The biggest change on the production side has come in the past decade or so, with the introduction of cultivated truffles – a rapidly expanding business in Umbria, which now has some 1,000 hectares of truffle farms. The term is a bit of a misnomer, because they look more like tidy little forests than agricultural land.
The process starts in a nursery, where thousands of saplings – oaks, hazels, hornbeams – are grown. Their roots are inoculated with truffle spores, and the saplings are left in the nursery for two to four years, after which they are transplanted on various privately owned plots of land. After five or six years, truffles of commercial value can be dug up. The Umbrian regional government pays about 60 per cent of the cost of converting unused private land into truffle-producing plots.
A lot can go wrong. Fences around the plots, for instance, have to be constantly repaired. “We need the fences because the wild boars eat the truffles,” Mr. Giannantoni said. “They can eat €1,000 worth of truffles in three hours.”
The Globe and Mail visited a five-hectare truffle plot managed by Truffleland, a division of Urbani. Last year, it produced 100 kgs of black truffles, worth about €80,000.
On a chilly day in early December, Riccardo Cesari, Truffleland’s general manager, found entirely by chance a fairly large, coal-black truffle with his bare hands near the base of a tree – no dogs were involved.
“We came here yesterday with dogs, and they did not find this particular truffle, even though it was close to the surface,” he said. “The truffle was not giving off an odour, which means it was not mature.”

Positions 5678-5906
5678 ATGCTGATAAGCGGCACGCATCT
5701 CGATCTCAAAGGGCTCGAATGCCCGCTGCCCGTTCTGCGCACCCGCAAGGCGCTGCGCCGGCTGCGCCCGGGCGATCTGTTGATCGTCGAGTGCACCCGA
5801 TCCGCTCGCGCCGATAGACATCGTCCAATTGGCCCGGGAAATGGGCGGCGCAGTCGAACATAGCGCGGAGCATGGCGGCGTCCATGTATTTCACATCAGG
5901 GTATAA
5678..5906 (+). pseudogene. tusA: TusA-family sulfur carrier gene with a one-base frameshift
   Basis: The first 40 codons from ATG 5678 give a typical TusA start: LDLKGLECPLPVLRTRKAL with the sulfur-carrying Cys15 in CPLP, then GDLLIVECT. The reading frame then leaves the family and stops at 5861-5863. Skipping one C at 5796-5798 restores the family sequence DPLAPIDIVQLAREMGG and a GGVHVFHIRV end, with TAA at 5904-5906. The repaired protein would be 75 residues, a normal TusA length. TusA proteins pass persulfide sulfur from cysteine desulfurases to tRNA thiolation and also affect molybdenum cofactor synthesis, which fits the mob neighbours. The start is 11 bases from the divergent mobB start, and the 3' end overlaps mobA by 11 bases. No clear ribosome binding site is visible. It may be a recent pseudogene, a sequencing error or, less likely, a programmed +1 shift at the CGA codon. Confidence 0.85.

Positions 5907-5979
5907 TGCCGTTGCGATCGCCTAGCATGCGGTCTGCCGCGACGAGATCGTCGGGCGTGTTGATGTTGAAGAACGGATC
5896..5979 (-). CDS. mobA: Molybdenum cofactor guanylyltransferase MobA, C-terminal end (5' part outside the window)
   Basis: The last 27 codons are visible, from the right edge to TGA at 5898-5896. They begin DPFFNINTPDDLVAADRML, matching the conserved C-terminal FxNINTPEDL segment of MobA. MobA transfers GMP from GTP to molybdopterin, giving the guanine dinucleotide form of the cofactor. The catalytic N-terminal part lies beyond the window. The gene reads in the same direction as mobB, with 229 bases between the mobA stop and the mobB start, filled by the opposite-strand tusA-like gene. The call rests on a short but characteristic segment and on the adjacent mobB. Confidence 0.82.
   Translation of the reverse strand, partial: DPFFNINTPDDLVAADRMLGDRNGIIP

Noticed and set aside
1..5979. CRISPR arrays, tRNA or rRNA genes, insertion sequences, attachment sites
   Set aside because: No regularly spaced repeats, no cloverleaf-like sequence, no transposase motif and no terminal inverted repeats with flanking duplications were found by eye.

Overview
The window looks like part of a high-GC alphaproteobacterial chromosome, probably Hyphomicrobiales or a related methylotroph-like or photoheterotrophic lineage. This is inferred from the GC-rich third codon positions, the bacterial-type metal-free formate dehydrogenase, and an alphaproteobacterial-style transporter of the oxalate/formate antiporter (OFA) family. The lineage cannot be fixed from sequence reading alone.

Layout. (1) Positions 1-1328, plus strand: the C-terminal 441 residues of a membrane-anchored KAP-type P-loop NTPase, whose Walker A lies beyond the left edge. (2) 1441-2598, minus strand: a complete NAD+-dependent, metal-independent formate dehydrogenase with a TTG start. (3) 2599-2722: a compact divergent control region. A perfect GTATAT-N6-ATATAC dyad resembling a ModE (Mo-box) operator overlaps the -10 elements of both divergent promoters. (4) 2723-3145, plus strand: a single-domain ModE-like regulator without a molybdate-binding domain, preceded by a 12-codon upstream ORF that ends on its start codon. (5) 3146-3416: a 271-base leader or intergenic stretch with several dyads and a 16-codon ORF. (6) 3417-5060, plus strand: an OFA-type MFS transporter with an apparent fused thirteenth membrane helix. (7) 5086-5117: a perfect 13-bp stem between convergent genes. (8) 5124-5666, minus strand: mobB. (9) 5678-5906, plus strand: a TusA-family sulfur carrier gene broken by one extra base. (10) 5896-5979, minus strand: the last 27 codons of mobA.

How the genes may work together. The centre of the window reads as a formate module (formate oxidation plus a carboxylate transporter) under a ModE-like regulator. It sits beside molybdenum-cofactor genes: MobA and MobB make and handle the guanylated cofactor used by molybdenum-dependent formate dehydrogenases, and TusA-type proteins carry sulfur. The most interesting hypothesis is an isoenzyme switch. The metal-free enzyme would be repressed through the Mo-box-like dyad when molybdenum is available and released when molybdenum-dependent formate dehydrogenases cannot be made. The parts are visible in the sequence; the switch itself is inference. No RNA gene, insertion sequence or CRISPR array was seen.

If cultivation is the biggest change on the harvesting side of the truffle industry, the rise of companies such as Urbani is the biggest change on the business side.
Urbani was founded in 1852 in Umbria by Constantine Urbani. He exported truffles to France, exploiting the French craving for the food, and soon added Germany and Switzerland to his distribution list. The company is now run by the sixth generation of Urbanis.
Its sleek headquarters in the countryside outside Spoleto includes a truffle cleaning, sorting and packaging centre and a truffle museum, whose attractions include a thank-you letter signed in November, 1968, by then-U.S. president-elect Richard Nixon. He and his wife, Pat, had received a gift box of Urbani truffles that were used, he wrote, for a “delectable” truffle chicken dish.
Andrea Pascolini, the general director of Urbani and one of the few non-family members at the top of the company, sees steady expansion ahead for Italy’s leading truffle company, whose products also include porcini mushrooms and a vast range of packaged goods such as truffle-infused olive oil and butter.
Sales are running at €80-million a year, mostly from the export of fresh truffles. “The market keeps expanding, with China, Singapore and Taiwan the newest markets,” he said. “This business has so much potential. Italian companies cannot compete on volume but we can on quality. We are exporting a piece of Italian luxury –truffles – to the world.”